Talk about laying an egg. The Bureau of Labor Statistics issued its worst jobs report in more than five years as the US economy barely added any jobs at all in May. Only 38,000 jobs got added last month, while the civilian workforce participation rate hit its lowest mark in almost a year:

The unemployment rate declined by 0.3 percentage point to 4.7 percent in May, and nonfarm payroll employment changed little (+38,000), the U.S. Bureau of Labor Statistics reported today. Employment increased in health care. Mining continued to lose jobs, and employment in information decreased due to a strike.

In May, the unemployment rate declined by 0.3 percentage point to 4.7 percent, and the number of unemployed persons declined by 484,000 to 7.4 million. Both measures had shown little movement from August to April. (See table A-1.) Among the major worker groups, the unemployment rates for adult men (4.3 percent), adult women (4.2 percent), Whites (4.1 percent), and Hispanics (5.6 percent) declined in May. The rates for teenagers (16.0 percent), Blacks (8.2 percent), and Asians (4.1 percent) showed little or no change. (See tables A-1, A-2, and A-3.)

The U-3 unemployment rate dropped from 5% to 4.7%, but that’s not because of a boom in job creation. The civilian workforce declined in May by 458,000 people, lowering the denominator used in the calculation for U-3. The U-6 measure, which provides a more complete look at joblessness in the US economy (but not entirely so), remained steady at 9.7%.

The number of part-time workers in jobs for economic reasons jumped way up — an increase of 468,000, 181K of which were there because of slack work or business conditions. Another 77,000 could only find part-time work, while only 137,000 chose to work part time in May for non-economic reasons.

One can expect to hear a lot about the Verizon strike as a reason for this sharp decline in job creation, but keep some perspective on it. The strike involved 35,000 workers at Verizon, less than 10% of the overall decline in the workforce, and about equal to the 34,000-job decline in the information sector in May. It may have had a marginal impact on the BLS data, but it’s a long way off from explaining the depth of the problem in it. On top of that, BLS adjusted March and April job additions down by a combined 59,000, most of which took place before the strike began.

Remember that the population in the US grows about 2.5 million a year overall, or a little over 200,000 a month. With a civilian workforce participation rate of 62.6% — historically the worst we’ve seen since the late 1970s — we need to add 131,000 jobs a month just to keep pace with population growth. At a healthier 65%, we’d need to add 136,000 jobs a month. Anything below these numbers is actually losing ground.

The Associated Press’ Christopher Rugaber doesn’t mince words about this report. He also wonders what the Fed plans to do now:

U.S. employers drastically slowed their hiring in May, adding just 38,000, the fewest in more than 5 years and a sign of concern after the economy barely grew in the first three months of the year.

At the same time, the unemployment tumbled to 4.7 percent from 5 percent, the Labor Department said Friday in its monthly unemployment report. The rate, to its lowest point since November 2007, fell for a problematic reason: Nearly a half-million jobless Americans stopped looking for work and so were no longer officially counted as unemployed.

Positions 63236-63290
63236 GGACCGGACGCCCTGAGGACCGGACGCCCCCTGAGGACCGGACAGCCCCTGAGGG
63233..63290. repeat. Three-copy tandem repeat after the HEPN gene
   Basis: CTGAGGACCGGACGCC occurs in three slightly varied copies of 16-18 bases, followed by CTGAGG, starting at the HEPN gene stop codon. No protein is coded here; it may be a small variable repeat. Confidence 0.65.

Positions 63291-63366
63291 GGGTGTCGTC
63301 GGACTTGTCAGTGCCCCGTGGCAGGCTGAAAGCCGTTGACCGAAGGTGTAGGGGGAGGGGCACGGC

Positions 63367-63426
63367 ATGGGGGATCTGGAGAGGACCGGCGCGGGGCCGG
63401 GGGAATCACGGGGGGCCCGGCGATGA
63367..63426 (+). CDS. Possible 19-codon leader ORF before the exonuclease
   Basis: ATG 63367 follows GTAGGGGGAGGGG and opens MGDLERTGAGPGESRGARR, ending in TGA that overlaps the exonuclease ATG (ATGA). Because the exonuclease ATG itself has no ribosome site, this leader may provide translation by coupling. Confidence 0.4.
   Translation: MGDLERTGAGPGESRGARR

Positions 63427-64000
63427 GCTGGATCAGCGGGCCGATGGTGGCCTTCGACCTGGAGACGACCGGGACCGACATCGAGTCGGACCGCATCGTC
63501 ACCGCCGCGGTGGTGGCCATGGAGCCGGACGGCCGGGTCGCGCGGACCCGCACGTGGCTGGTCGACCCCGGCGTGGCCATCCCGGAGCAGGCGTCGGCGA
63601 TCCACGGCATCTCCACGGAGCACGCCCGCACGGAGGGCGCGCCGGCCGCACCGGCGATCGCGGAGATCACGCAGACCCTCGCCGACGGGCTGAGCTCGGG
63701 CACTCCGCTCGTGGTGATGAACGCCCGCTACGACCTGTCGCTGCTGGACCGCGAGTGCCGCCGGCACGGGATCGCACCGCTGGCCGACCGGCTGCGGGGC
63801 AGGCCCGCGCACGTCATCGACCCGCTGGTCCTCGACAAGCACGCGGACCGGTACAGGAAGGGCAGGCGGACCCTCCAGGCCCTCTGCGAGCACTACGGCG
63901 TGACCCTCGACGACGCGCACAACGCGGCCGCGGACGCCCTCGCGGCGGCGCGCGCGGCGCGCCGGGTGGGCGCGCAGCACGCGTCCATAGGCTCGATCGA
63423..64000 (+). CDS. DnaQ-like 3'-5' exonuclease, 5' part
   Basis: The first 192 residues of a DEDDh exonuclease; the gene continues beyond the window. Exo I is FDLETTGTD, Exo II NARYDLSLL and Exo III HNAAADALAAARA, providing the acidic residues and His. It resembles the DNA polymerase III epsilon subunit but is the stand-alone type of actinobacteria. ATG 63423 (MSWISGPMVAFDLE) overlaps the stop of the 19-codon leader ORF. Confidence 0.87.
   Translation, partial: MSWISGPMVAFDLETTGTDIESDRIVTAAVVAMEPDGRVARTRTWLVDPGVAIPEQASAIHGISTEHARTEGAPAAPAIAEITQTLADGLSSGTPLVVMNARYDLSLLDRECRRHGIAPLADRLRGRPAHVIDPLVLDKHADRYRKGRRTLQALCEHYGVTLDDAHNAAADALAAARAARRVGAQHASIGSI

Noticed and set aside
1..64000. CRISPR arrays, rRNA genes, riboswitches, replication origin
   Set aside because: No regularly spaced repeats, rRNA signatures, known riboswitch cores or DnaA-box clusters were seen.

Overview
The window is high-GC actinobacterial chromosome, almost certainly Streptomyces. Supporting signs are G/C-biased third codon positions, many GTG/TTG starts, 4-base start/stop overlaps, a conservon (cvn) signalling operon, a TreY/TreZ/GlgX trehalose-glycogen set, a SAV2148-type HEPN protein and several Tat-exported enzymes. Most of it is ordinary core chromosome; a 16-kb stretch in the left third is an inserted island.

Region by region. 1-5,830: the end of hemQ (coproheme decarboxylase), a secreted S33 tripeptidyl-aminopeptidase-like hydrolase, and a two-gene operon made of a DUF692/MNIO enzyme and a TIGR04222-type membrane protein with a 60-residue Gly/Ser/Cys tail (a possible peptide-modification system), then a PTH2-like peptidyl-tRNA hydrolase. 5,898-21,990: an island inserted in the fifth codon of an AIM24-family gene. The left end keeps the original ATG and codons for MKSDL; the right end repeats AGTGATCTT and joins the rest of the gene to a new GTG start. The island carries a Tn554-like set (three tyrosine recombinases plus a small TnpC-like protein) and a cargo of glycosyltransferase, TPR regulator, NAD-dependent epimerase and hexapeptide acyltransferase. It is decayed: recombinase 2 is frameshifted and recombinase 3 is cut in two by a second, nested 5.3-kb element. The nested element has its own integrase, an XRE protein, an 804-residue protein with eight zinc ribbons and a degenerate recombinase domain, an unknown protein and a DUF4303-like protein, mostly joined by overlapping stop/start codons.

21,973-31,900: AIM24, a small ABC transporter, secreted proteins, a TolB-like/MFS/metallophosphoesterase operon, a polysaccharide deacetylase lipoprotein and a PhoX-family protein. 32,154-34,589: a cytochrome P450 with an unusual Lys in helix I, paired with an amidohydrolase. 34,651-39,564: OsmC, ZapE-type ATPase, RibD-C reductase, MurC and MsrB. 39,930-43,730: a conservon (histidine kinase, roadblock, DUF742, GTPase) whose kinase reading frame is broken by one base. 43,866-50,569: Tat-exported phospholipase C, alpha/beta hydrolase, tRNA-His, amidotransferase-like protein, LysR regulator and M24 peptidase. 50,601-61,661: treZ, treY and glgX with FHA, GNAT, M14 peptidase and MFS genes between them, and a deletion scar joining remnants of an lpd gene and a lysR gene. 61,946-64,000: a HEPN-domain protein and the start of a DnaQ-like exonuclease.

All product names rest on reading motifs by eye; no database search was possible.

The much-weaker-than-expected jobs report will raise doubts that the Federal Reserve will increase the short-term interest rate it controls at its next meeting in mid-June or perhaps even at its subsequent meeting in late July. Many analysts had expected an increase by July.

The government has estimated that the economy grew at just a 0.8 percent annual rate in the January-March quarter.

Rugaber didn’t fall for the U-3 drop. Reuters didn’t bite on the Verizon strike explanation, either, at least not after its lead:

The U.S. economy created the fewest number of jobs in more than five years in May, hurt by a strike by Verizon workers and a fall in goods producing employment, pointing to labor market weakness that could make it difficult for the Federal Reserve to raise interest rates.

Nonfarm payrolls increased by only 38,000 jobs last month, the smallest gain since September 2010, the Labor Department said on Friday. Employers hired 59,000 fewer workers in March and April. The government said the month-long Verizon strike had depressed employment growth by 34,000 jobs. …

Even without the Verizon strike, payrolls would have increased by a mere 72,000.

The Verizon workers, who were considered unemployed because they did not receive a salary during the payrolls survey week, returned to their jobs on Wednesday. They are expected to boost June employment.

 

That’s a good point to remember. Whatever number we get in the jobs report, deduct 34K from the “job creation” that month.

Given the nature of the political environment, this report has to give Donald Trump a bit of a boost. Trump knows it too, which is why he called it “terrible” and a “bombshell” this morning. Hillary Clinton will be the continuity candidate in November, while Trump will be the disruptor. If the economy looks good, most voters will opt for continuity. If not, well … Team Hillary may want to wait a bit before measuring the drapes.